At this point, Defendant Sergeant Maisenhelder decided to have Plaintiffs exit the park for the stated reason of preserving public safety and order. Maisenhelder Dep. at 29--30; 39--40 (Dkt. No. 38-3). Defendant officers moved Plaintiffs away and informed them that UCJF had a permit to use the park that day. However, it is alleged by MECR that while UCJF indeed had permission to use the park, they did not have an actual permit. Am. Compl. ¶ 13 (Dkt. No. 27); Pls.' Mem. in Supp. at 4 (Dkt. No. 36). Defendant Sergeant Maisenhelder also prevented Plaintiffs from carrying their signs or leafleting on the public sidewalk along West Strand Avenue; rather, he escorted Plaintiffs to a "designated protest area" outside of the park. Am. Compl. ¶ 14--15 (Dkt. No. 27); Pls.' Mem. in Supp. at 4 (Dkt. No. 36). Plaintiffs contend that the "designated protest area" obstructed their view of the UCJF event and inhibited them from conveying their message to the celebrants. Pls.' Mem. in Supp. at 5 (Dkt. No. 36); Am. Compl. ¶ 18--19 (Dkt. No. 27). While several of the Plaintiffs were permitted to re-enter the park on their own, the group as a whole was prohibited from demonstrating or assembling inside the park. Am. Compl. ¶ 21 (Dkt. No. 27). When Defendant officers realized that a number of the Plaintiffs had returned to the park and were leafleting, the MECR members were again ordered to leave. Am. Compl. ¶ 22 (Dkt. No. 27); Pls.' Mem. in Supp. at 6 (Dkt. No. 36).

Plaintiffs allege that the City maintains a policy of segregating public assemblies by determining whether persons with contrary political views will cause a disturbance. Am. Compl. ¶ 24 (Dkt. No. 27). Plaintiffs further contend that the City does not maintain any guidelines governing the location of designated protest areas, and, therefore, that the rules governing such matters are vague and discretionary. Am. Compl. ¶ 27--28 (Dkt. No. 27). Plaintiffs also find fault with the City Parks and Recreation Department's permit application form, which is used to reserve other public parks in the City, but is not used for the park in question. Am. Compl. ¶ 30 (Dkt. No. 27). Plaintiffs admit that the City maintains no written procedures for use of the park involved in this case. Pls.' Stat. of Facts ¶ 28 (Dkt. No. 11).

In response to Plaintiffs' Complaint, Defendants deny the allegations of constitutional violations and raise eight affirmative defenses: that Defendants acted in good faith and without malice; that Defendants are entitled to qualified immunity; that Plaintiffs' claims fail to state facts sufficient to constitute a valid cause of action; that the alleged damages sustained by Plaintiffs were caused solely by the conduct of Plaintiffs or were contributed to by the conduct of Plaintiffs; that Defendants provided a reasonable alternative for Plaintiffs to exercise their constitutional rights; that any restriction placed upon Plaintiffs' right to assemble and protest were reasonable; that Defendants acted reasonably to preserve public order and safety; and that Defendants properly advised Plaintiffs to relocate. Answer to Am. Compl. (Dkt. No. 28).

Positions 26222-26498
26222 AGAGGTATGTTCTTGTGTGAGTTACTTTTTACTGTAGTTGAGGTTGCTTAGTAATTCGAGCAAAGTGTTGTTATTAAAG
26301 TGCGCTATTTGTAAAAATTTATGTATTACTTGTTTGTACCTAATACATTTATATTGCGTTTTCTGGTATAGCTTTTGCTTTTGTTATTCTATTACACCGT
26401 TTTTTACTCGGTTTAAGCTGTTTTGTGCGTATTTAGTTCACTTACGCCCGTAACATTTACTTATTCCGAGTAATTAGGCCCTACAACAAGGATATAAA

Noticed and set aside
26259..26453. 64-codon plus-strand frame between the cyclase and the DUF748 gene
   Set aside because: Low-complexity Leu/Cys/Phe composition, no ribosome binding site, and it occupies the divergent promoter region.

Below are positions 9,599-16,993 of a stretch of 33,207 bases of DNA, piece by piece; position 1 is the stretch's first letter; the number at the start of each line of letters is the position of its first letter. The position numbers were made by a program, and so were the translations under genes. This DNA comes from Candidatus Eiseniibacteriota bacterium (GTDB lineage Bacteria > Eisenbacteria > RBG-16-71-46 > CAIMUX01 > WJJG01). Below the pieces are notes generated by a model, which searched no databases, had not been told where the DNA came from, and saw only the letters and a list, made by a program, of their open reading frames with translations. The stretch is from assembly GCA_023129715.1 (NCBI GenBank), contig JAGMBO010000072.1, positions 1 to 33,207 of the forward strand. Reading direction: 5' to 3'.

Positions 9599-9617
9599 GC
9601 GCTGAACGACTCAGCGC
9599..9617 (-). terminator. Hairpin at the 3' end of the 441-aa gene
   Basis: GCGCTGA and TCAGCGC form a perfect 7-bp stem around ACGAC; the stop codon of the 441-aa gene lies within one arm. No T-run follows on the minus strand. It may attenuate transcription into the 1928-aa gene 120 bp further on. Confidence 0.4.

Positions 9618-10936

Federal Rule of Civil Procedure 56 provides that summary judgment is proper when "the pleadings, depositions, answers to interrogatories, and admissions on file, together with the affidavits, if any, show that there is no genuine issue as to any material fact and that the moving party is entitled to a judgment as a matter of law." FED. R. CIV. P. 56(c). A court must "'resolve all ambiguities, and credit all factual inferences that could rationally be drawn, in favor of the party opposing the judgment.'" Brown v. Henderson, 257 F.2d 246, 251 (2d Cir. 2001) (quoting Cifra v. Gen. Elec. Co., 252 F.3d 205, 216 (2d Cir. 2001)). "Only disputes over facts that might affect the outcome of the suit under the governing law will properly preclude the entry of summary judgment." Anderson v. Liberty Lobby, Inc., 477 U.S. 242, 248 (1986).

If the moving party meets its initial burden of demonstrating that no genuine issue of material fact exists for trial, the non-movant "must do more than simply show that there is some metaphysical doubt as to the material facts." Matsushita Elec. Indus. Co. v. Zenith Corp., 475 U.S. 574, 586 (1986) (citations omitted). Rather, the non-movant "must come forth with evidence sufficient to allow a reasonable jury to find in her favor." Brown, 257 F.3d at 251 (citation omitted). The nonmoving party "may not rely merely on allegations or denials in its own pleadings," as bald assertions unsupported by evidence are insufficient to overcome a motion for summary judgment. Carey v. Crescenzi, 923 F.2d 18, 21 (2d Cir. 1991); W. World Ins. Co. v. Stack Oil, Inc., 922 F.2d 118, 121 (2d Cir. 1990).


A. Reasonable Restrictions on the Time, Place, or Manner of ...